The problem with flushes though is that they are right there in the open. Everyone is always aware when a flush draw comes in, and as such it is sometimes difficult to get paid.

Suited aces are good hands, but not good enough to limp in from any position. You should be more willing to limp the closer to the button you get.

Against a raise suited aces should seldom be played. You're not going to flop a flush nearly as often as you flop a pair of aces with a weak kicker.

A weak pair of aces can be a curse. You feel like you have top pair and should see a showdown, but by the time you get there you find yourself outkicked and half a stack short.

Weak Top Pair Hands (K-Jo, Q-To, etc.)

These are hands that you want to steer clear of for the most part. They are dominated hands and should be avoided at all costs unless you can get in cheap from late position.

From early position and/or against a raise they should not be played at all.

They don't make many straights or flushes, and when they hit a pair you're going to find yourself on the losing end of the kicker battle more often than not.

Everything Else

Everything else is trash and should not be played even if it is suited. Suited trash is still trash.

Players get themselves into trouble all the time playing weak suited trash because they think they're going to make a flush.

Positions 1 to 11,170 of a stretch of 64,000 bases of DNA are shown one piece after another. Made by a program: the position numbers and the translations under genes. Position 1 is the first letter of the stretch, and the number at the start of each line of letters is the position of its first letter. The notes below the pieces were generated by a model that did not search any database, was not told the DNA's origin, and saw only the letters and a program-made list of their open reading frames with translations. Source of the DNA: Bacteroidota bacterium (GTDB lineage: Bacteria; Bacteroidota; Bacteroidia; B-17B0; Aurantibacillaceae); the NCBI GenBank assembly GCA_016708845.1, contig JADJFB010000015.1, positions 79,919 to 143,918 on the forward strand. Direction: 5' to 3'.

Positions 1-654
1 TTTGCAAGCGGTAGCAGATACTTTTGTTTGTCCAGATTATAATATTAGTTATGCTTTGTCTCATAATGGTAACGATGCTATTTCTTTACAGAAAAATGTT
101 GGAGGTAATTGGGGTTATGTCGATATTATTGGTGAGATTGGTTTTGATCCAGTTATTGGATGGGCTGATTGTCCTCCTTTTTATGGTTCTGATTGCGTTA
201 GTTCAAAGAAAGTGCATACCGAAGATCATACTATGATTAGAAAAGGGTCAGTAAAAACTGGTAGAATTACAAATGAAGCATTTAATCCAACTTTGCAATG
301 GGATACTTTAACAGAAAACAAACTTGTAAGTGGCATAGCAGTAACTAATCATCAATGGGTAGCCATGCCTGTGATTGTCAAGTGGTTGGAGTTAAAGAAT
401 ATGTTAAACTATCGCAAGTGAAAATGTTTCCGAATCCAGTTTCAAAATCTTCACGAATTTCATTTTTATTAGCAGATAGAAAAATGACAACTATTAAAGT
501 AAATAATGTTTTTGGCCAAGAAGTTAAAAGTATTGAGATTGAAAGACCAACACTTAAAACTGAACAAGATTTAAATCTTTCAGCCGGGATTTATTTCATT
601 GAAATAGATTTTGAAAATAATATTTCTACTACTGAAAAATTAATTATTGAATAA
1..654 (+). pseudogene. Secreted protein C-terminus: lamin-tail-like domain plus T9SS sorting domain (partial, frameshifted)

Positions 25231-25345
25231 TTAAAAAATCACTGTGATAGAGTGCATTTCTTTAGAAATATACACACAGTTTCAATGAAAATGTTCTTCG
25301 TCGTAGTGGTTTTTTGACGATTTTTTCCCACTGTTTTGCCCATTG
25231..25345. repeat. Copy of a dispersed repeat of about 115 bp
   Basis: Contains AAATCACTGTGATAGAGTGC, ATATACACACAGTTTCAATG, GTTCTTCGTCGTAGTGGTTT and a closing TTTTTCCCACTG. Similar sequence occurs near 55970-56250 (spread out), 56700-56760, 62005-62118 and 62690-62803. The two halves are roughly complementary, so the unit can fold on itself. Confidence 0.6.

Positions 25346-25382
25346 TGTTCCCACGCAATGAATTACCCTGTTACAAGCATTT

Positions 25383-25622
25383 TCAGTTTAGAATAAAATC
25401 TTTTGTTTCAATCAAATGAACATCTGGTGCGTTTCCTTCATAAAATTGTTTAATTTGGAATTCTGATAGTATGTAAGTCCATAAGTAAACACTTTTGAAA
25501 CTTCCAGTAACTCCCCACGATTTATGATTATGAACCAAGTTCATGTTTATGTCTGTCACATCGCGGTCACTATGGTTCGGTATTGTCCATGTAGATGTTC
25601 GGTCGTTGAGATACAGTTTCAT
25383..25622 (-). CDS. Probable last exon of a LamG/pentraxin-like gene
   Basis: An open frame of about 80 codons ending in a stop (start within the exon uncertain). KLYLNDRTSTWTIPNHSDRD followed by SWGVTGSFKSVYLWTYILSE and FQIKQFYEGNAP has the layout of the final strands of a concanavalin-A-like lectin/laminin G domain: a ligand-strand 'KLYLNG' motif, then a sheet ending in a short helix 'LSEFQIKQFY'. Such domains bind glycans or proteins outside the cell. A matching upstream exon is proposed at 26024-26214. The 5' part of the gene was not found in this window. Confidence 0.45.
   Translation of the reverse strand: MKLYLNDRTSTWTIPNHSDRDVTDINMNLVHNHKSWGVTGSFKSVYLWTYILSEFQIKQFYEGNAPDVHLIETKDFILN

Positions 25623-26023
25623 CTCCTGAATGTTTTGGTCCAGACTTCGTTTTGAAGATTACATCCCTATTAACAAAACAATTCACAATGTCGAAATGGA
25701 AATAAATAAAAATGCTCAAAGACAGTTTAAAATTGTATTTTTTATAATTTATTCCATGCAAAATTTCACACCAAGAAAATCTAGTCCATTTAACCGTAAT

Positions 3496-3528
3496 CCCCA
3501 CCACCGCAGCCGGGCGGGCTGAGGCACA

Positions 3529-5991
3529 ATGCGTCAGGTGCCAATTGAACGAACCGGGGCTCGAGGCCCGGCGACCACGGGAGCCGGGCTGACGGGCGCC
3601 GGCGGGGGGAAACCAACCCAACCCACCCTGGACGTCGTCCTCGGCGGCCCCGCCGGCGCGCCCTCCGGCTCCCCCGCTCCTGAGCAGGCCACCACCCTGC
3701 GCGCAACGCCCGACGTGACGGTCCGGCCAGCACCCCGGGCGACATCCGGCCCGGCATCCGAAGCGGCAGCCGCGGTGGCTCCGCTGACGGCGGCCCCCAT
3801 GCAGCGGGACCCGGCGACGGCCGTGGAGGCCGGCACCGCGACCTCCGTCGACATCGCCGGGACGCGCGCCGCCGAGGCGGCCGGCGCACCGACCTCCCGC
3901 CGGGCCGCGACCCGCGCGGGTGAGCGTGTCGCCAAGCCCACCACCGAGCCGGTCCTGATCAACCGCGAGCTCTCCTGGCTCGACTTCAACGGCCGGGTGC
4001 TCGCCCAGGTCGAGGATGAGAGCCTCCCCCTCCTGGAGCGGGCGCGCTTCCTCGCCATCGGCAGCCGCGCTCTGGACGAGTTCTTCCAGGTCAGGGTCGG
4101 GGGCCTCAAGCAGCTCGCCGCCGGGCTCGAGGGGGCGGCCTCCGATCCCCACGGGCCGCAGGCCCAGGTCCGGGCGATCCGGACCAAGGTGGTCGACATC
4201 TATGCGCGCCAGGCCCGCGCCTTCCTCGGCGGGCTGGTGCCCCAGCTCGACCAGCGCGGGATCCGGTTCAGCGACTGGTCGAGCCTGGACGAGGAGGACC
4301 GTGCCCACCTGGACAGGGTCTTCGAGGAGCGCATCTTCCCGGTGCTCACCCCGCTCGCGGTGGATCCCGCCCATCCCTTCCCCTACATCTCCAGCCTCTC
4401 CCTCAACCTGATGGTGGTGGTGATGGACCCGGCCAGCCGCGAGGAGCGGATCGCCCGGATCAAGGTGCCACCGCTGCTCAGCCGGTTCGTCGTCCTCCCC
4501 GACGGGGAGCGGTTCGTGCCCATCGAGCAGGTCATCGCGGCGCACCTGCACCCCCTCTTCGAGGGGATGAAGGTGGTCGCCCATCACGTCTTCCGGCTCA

You don't make a flush with weak hands nearly as often as you may expect, and the rest of the time you're bleeding money. Stop playing them.

Position, Position and Position

The importance of position can't be overstated.

Many people think they understand the concept of playing in position, but they routinely call raises with marginal hands, only to play the rest of the hand out of position.

This is a leak that costs you money. When you're out of position you're playing a guessing game - you have to anticipate what your opponent may do.

A Whole Lotta Cash

They dictate the flow of the hand: if they don't want to put more money in, they don't; if they want to bet three streets, they do.

Which is why being in position is so important: it puts you firmly in the driver's seat. You get last say on everything.

If you want to see a free showdown you do; if you want to value-town someone, you do.

Your opponents will be guessing, just as you are when you're out of position.

As the better player, with the advantage of being in position, you'll ensure that they're guessing wrong more often than right.

Sit Back and Wait for the Dollars

That's really all there is to it. The most important skill you can have at $1/$2 is patience.

Sit back and wait for a good hand. You should be folding 80% of your hands.

Do not get involved just because you are bored. Start with solid holdings and make solid hands after the flop.

When you're card-dead, that doesn't mean you should be sitting around watching TV. Pay attention to the game and your opponents.

Profile them in your mind; identify who the weak players are and what their tendencies are.

If you know who the loose players are and who the tight players are, you'll be able to understand their bets and raises and what they mean.